One Piece
Episode 738

by Sam Leach,

How would you rate episode 738 of
One Piece ?

This week's One Piece has me asking a very important question: What bit Toei, man? Is it just me or is there something about episode 738 that feels especially…awake? Or just all around more creative than usual? I'm totally willing to accept that it's just me, but there's something there, I swear on it. I really was not expecting to enjoy this episode as much as I did.

Onward we roll into part two of Sabo's epic bedtime story. None of the main cast has moved around much since the last episode so we get to dive right back into the past, several years back, with Sabo and Koala sailing the ocean on their way back to the Revolutionary Army's headquarters. Right off the bat there's a freshness to this episode as the show presents us with a moment of peace; a chance to just look out at the horizon and feel the breeze. Sabo in particular is feeling the itch of some lost childhood memories threatening to creep up and pull him out of his amnesia.

At first I considered the possibility that they were reusing animation from the Episode of Sabo TV move. The shadows of Sabo's memories regarding Ace and Luffy specifically felt a little snazzier than we're used to getting in the TV show. I can't imagine the effect feeling out of place in any other series, it felt suspiciously un-Toei enough that it grabbed my attention. I was pleasantly surprised to open on such a tenderly executed scene.

“Un-Toei” feels like the best descriptor I'm going to find for this. The regular art style is still there and the middling production values remain as present as ever, yet something uncannily foreign is peeking through. To me, there's a nakedness to the creative choices being made all throughout this episode. It's easy to sit through an installment of One Piece and fail to recognize any artistic choices being made in the adaptation at all. Most of the time there's a weary sense of autopilot going on. That's not true this time around.

This time, there's an honest feeling that every scene is being tackled with respect and creativity. Characters' internal feelings are being given much more consideration in the filmic language of the episode than I'm frankly used to seeing in One Piece. It's not just the big emotions that are given their dues, but the quiet ones as well. I keep revisiting this episode to double check that I'm not going crazy, and each time I see that close-up of Sabo's distressed face in the opening scene and I just know that's not how any other director would have approached the same material.

This episode feels like it's just begging me to comb through it and find every little creative choice just so I can compliment it. The entire episode I found myself constantly murmuring, “they wouldn't do it that way in any other episode.” Even with the otherwise mild aesthetic choices this is true. It's hard to express the excitement I felt when I saw some daisy flowers in the foreground of one scene, “in-focus” as if the animation were captured on a camera. That's not even an unheard of technique in anime, but to see a One Piece TV episode be so cinematically thoughtful… I just don't want the feeling to leave us, is all.

And none of this is getting into Sabo's panic attack. There's so much stuff worth giving a passing mention to in this review that I simply can't cover it all, but that scene is probably the most important thing to discuss. It's just fantastic. It's about a solid four minutes of hyperventilating, sweating and crying as Sabo's memories of Ace and Luffy come flooding back as a result of hearing the (then recent) news about the Paramount War. Memories of childhood cut in and out underneath a soundtrack of bombastic dread to the point it wouldn't be inappropriate to call it a horror scene. The moment we choose to put ourselves in Sabo's shoes we're treated to a surreal and all-consuming wash of emotions. Disbelief. Terror. Relief. Regret. Heartbreak. Hope.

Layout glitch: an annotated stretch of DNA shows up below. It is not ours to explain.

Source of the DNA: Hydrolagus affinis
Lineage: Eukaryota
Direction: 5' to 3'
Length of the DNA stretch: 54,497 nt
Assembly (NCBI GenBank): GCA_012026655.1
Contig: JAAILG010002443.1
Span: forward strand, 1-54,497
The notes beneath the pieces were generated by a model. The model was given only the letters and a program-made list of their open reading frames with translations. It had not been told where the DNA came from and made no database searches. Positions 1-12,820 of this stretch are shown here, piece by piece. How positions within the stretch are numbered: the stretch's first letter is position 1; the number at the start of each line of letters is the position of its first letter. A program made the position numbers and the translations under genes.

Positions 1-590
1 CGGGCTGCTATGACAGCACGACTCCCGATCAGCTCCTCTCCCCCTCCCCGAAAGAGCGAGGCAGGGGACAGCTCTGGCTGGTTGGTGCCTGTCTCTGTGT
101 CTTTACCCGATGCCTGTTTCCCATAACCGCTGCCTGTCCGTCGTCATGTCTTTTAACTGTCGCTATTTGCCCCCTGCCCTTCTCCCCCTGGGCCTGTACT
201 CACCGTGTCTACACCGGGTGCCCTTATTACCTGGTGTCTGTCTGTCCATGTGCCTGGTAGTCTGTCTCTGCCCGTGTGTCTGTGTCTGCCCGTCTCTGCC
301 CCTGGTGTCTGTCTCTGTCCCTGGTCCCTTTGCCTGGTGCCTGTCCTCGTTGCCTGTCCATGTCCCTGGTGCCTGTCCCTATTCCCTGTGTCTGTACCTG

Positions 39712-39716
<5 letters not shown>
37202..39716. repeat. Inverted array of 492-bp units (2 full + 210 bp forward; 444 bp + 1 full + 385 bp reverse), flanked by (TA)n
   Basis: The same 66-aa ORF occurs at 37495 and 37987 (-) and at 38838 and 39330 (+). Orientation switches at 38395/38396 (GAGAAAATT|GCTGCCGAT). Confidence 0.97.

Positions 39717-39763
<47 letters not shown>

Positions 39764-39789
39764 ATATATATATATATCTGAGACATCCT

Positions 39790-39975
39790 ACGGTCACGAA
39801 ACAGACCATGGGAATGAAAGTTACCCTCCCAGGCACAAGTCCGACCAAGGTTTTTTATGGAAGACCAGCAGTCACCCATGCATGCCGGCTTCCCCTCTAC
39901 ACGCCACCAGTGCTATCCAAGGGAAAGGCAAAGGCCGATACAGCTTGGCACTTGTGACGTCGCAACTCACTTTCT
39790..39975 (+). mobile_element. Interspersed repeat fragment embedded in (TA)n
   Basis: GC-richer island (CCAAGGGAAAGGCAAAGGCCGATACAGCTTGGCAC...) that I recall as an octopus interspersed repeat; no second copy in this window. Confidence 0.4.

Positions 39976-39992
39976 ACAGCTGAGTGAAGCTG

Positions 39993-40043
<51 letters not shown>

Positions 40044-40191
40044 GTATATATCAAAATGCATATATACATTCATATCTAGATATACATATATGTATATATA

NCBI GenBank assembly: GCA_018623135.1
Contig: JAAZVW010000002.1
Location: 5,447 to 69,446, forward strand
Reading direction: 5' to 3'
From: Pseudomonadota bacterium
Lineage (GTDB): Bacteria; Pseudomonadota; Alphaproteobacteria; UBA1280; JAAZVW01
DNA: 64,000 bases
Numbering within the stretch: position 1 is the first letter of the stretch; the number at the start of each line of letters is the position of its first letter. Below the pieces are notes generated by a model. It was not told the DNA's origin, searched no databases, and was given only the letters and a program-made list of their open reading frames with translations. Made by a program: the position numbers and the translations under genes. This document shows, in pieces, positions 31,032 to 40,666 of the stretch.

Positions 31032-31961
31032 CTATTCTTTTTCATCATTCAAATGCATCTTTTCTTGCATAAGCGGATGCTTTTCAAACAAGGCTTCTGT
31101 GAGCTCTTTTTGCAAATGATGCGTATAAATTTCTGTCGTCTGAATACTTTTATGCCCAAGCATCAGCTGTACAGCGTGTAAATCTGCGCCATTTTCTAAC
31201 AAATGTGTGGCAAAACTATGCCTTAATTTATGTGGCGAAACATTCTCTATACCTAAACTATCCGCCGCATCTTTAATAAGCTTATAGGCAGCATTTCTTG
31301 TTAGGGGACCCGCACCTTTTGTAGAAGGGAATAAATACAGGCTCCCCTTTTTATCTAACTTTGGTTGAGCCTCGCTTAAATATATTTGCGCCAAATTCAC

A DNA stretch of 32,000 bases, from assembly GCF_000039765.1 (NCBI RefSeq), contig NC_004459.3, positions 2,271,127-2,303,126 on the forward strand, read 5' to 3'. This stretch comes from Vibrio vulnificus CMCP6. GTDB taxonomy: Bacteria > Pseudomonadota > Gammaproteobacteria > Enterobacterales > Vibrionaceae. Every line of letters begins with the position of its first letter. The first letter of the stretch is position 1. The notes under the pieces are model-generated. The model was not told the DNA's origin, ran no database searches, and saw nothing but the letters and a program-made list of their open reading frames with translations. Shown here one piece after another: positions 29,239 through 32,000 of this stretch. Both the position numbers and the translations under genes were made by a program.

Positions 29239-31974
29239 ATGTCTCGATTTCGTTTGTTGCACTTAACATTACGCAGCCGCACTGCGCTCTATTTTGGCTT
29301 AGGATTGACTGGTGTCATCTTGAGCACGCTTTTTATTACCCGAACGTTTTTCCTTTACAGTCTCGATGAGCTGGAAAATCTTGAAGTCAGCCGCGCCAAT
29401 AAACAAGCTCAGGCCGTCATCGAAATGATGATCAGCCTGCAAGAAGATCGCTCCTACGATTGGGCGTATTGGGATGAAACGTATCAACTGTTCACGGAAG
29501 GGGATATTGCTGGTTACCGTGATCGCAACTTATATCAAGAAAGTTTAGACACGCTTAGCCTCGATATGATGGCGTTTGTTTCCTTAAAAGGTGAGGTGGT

I'm sure there are people who won't be too fond of the length of this scene (I think the original manga version was summed up in a single panel) but it's something that I'm just going to have to make respectfully disagree on. This panic attack, as presented, has me so impressed. I love the journey of discovery as Sabo goes from bad to worse. Sabo's Japanese voice actor, Tōru Furuya, is also deserving of some props. All that breathy-ness and rhythmic dry heaving really sells the whole package.

There are moments throughout this episode that feel like such a different take from how Toei has traditionally handled the TV show (this is definitely a movie staff kind of episode) that it sticks out like a sore thumb compared the episodes around it. It's one of those episodes that makes me sad we don't see more like it. In this case I wouldn't even call it an especially polished episode, but boy is it jam packed with ideas. I didn't even get to cover the Luffy and Sabo reunion addendum (it's good).

Again, I've had to watch this episode several times just to make sure I wasn't imagining things. I guess the idea of going so internal with characters in a show like One Piece is still taking its time trying to gel with my brain. I really felt like I had been forced into some sort of mind meld with Sabo during his breakdown. I keep wondering how universal the experience with this episode is going to be among fans, though I guess this is as good a time as ever to recognize when I've just had my own personalized experience with very unique episode and just appreciate that as it is.

Rating: A

One Piece is currently streaming on Crunchyroll and Funimation.com.

Sam Leach writes about One Piece for The One Piece Podcast and you can find him on Twitter @luckychainsaw


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